• Yields have largely corrected toward fair value. The January selloff in the U.S. did breech prior support levels and appears to have established a new range of 1.8–2.1 on the ten-year Treasury. The direction of U.S. interest rates going forward will depend on macro fundamentals like payroll data. Strategically, global growth and inflation will be sufficient to erode value at current levels, which should continue to pressure rates higher over time. As such, our bias continues to be underweight duration in the U.S.
  • Even amid modest global growth and a relatively stable Europe, we maintain a negative bias toward specific euro zone nations such as France and Spain given unsustainable debt dynamics and sluggish economic growth. We still favor Italy on a relative-value basis versus Germany but are cautious in light of heightened political risks. We believe U.K. Gilts make an attractive alternative to German bunds.

Global Currencies

  • Given the structural weakness in the U.S. dollar, we continue to favor higher-yielding currencies like the Indian rupee that can tolerate modest global commodity inflationary pressures. In addition, we may also look to currencies such as the Mexican and Philippine pesos, as flows into emerging markets continue and Chinese growth spreads to surrounding countries.
  • We are bearish on the U.S. dollar, yen and pound sterling, though we have grown more constructive on the euro given the less-dire outlook for Europe. We also hold in low regard the Canadian and Australian dollars given weaker global demand.

Investment Grade Corporates

  • Strong private sector demand, stabilization in Europe and a more positive growth outlook for emerging markets are supportive of investment grade spreads. Fundamentals have begun to deteriorate, however; fourth quarter sales and earnings growth generally exceeded expectations, but year-over-year growth rates continued to decelerate and event risk is a legitimate threat.
  • The technical environment remains supportive, as investors continue to search for high-quality spread assets. Heavy new-issue supply, however, has weighed on the market in recent months and inhibited spread tightening. Spreads appear fairly valued; however, with earnings and sales growth only mildly positive and event risk increasing, a more neutral stance is warranted.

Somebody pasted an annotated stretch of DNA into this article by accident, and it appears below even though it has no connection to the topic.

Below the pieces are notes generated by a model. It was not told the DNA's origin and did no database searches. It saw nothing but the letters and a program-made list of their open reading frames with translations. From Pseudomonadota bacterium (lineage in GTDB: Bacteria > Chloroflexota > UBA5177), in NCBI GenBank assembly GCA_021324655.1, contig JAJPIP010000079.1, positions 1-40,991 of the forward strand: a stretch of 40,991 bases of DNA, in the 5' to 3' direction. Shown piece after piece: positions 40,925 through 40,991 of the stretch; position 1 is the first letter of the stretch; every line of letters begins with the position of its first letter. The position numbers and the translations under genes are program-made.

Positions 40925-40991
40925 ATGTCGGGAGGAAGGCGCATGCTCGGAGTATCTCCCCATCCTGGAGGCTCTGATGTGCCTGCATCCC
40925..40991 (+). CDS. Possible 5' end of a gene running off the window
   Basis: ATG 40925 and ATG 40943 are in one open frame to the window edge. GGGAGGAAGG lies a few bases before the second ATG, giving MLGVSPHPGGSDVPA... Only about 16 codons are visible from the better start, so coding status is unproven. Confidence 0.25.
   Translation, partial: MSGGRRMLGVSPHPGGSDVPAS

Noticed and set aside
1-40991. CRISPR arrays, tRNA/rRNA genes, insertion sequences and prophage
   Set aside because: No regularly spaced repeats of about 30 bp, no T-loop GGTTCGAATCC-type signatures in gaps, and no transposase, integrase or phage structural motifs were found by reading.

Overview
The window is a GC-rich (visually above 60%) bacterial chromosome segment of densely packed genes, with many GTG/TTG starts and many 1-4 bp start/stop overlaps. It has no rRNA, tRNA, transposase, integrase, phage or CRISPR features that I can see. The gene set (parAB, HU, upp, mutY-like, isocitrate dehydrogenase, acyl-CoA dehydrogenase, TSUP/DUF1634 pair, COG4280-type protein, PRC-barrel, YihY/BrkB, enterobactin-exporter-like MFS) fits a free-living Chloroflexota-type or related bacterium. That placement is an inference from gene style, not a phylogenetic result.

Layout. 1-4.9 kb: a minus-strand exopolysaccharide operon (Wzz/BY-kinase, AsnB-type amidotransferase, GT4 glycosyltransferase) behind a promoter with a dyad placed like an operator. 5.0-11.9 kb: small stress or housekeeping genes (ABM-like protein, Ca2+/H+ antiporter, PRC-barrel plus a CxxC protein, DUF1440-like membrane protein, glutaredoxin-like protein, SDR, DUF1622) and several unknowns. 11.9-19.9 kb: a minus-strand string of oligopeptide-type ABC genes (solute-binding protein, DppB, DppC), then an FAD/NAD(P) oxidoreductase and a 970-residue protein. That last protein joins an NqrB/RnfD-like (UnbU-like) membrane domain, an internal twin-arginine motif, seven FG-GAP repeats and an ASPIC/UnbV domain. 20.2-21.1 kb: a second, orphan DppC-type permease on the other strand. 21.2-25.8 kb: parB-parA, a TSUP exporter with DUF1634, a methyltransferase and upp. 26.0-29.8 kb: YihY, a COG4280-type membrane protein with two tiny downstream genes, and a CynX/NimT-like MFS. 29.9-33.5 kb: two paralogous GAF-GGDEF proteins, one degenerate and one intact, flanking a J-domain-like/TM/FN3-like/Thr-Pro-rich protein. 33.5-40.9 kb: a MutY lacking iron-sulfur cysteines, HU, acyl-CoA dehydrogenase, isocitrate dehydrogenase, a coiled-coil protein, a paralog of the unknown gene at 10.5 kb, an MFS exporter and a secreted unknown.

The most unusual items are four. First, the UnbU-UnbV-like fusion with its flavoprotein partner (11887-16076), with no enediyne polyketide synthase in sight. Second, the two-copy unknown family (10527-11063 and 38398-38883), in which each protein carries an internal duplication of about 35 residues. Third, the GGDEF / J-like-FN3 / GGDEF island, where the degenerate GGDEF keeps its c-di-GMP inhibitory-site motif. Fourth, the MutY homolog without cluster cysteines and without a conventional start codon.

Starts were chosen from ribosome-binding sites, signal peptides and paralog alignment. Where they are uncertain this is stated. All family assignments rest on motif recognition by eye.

High Yield Corporates

  • High yield spreads continue to offer attractive compensation for default risk, though low all-in yields and near-record-high dollar prices limit upside from current levels — particularly given the callable structure of most of these securities — and have tempered our longer-term view.
  • Solid balance sheets limit the risk of a near-term spike in defaults, though credit momentum has begun to wane as evidenced by increased mergers and acquisitions/leveraged-buyout activity. The primary near-term risk to the asset class is the macro environment, as Europe remains in recession and the United States has only partially addressed its fiscal challenges.


  • The Fed continues its commitment to purchase roughly $60–80 billion of agency MBS per month — which equates to 50% of gross monthly issuance — for the foreseeable future, providing strong technical support for mortgages. However, as agency RMBS continue to trade at a premium, borrower prepayments and directional swings in rates remain salient factors in the performance of mortgages. Adjustments to HARP and other accommodative government policies are inducing faster prepayments; combatting these factors are rising fees levied by the Federal Housing Administration and government-sponsored enterprises, originator capacity constraints and borrower burnout.